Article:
Posted May 11 2009 10:43PM
OAKLAND, Calif. (AP) -- Although Chris Mullin apparently stopped running the Golden State Warriors several months ago, this confusing NBA club didn't bother to make it official until Monday.
The Warriors finally cut ties with Mullin, their top basketball executive, nearly a year after the former star player seemingly lost all authority in a power struggle within the tumultuous Warriors.
Mullin, the Warriors' executive vice president of basketball operations, will be replaced by Larry Riley, a longtime assistant to coach Don Nelson.
Riley, an assistant general manager since last November, was promoted to general manager in a statement by team president Robert Rowell, whose rise mirrored Mullin's fall in recent years.
"It's never an easy decision to make a change," said Rowell, who publicly disagreed with Mullin on two important decisions last year. "This case is compounded by the fact it involves Chris Mullin -- someone who has provided Bay Area fans with many great memories over the years, as both a player and executive. He's a class individual who will always be remembered for his accomplishments with the Warriors organization."
Mullin didn't immediately return a call to his cell phone, and Nelson wasn't available for comment. Rowell and Riley scheduled a news conference for Tuesday.
Mullin's contract won't be renewed after it ends June 30, but the two-time U.S. Olympian and St. John's star has been on the outs with Rowell for much longer. They clashed last summer over decisions on a contract extension for Baron Davis and a suspension for injured guard Monta Ellis, with Rowell apparently overruling Mullin both times.
Riley, a veteran NBA assistant coach and personnel executive, moved upstairs last November when the Warriors abruptly fired Pete D'Alessandro, Mullin's longtime right-hand man. Mullin quickly retreated from public view, refusing most interview requests and rarely showing his face to reporters or fans at Oracle Arena.
The Warriors improbably refused to acknowledge a clear change in their hierarchy during their recently completed 29-53 season while Mullin stopped speaking publicly about the franchise and Rowell became more prominent.
Nelson, who has been embroiled in power struggles at nearly every stop in his 30-year coaching career, wouldn't even acknowledge the drama around Mullin, who played for Nelson during their first stints with the club -- although Nelson admitted he wasn't sure who would run the Warriors' draft preparations. Mullin jettisoned coach Mike Montgomery in 2006 to rehire Nelson, and the coach still claims their relationship is solid.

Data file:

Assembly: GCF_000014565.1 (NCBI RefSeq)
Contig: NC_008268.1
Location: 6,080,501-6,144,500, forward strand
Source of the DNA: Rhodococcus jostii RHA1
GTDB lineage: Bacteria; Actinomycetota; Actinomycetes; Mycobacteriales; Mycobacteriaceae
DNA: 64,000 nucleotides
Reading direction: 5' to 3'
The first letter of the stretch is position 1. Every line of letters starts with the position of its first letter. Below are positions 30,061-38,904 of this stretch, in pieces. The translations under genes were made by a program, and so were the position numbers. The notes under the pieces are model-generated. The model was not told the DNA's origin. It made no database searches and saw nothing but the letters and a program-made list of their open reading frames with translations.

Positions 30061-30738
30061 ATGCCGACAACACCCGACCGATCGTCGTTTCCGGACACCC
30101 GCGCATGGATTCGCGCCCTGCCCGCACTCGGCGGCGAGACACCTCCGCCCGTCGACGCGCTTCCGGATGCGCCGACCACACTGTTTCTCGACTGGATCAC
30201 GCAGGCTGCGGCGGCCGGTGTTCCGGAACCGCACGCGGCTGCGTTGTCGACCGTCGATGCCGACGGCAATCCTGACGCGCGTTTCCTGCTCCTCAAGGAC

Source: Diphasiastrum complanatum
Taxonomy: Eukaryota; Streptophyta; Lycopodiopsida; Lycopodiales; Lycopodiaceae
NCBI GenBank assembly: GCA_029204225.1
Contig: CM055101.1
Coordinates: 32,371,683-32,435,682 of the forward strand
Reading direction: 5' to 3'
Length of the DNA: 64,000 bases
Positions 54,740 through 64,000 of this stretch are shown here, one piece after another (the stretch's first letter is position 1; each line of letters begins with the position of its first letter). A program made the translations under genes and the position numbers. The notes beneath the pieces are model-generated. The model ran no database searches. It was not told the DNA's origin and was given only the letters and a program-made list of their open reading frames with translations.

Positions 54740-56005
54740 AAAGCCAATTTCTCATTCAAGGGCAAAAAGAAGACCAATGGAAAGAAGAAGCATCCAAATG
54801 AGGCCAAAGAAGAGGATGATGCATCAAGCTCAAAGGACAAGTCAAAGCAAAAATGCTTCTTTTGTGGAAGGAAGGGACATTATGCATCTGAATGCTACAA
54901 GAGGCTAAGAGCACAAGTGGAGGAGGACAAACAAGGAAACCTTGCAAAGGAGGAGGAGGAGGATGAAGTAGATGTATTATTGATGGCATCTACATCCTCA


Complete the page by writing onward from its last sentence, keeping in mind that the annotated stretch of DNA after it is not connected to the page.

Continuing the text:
The basketball-crazy Bay Area's long-troubled franchise has made the playoffs just once during Cohan's ownership since 1994, but the Warriors owed that sole success to Mullin and Nelson, who put together the club that stunned top-seeded Dallas in the 2007 playoffs. The 2008 squad barely missed the postseason despite winning 48 games, the most by a non-playoff NBA team in a quarter-century.
Rowell, who never played or coached in the NBA, now seems to be in charge after yet another change of course by owner Chris Cohan, who once was Mullin's most ardent supporter after grooming the five-time All-Star forward for the top executive job.
Rowell's apparent displeasure with Mullin became public last summer when the Warriors allowed Davis, their top scorer and the star of their 2007 success, to leave for the Los Angeles Clippers as a free agent. Mullin and Davis were thought to be close to a contract extension before Rowell vetoed it.
Rowell then overruled Mullin again later in the summer after Ellis, their high-scoring young guard, seriously injured his ankle in a motorized scooter crash shortly after signing a six-year, $66 million contract extension. Mullin argued against a suspension or fine for Ellis, but Rowell publicly scolded Mullin and ordered a 30-game suspension without pay.
Yet since taking over in April 2004, Mullin has been the Warriors' most successful executive of the last 15 years -- admittedly not a high bar to clear in Oakland.
Mullin's personnel record was mixed. He gave exorbitant contracts to the likes of Adonal Foyle, Derek Fisher and Mike Dunleavy, yet he usually managed to maneuver out from under bad deals with trades. He acquired Davis from New Orleans in a move that revitalized the point guard and the Warriors, while Mullin's trade of Dunleavy and Troy Murphy for Stephen Jackson and Al Harrington sparked Golden State into the playoffs.
Mullin drafted Ellis, center Andris Biedrins and promising forward Anthony Randolph, but he also used first-round picks on center Patrick O'Bryant and forward Ike Diogu.
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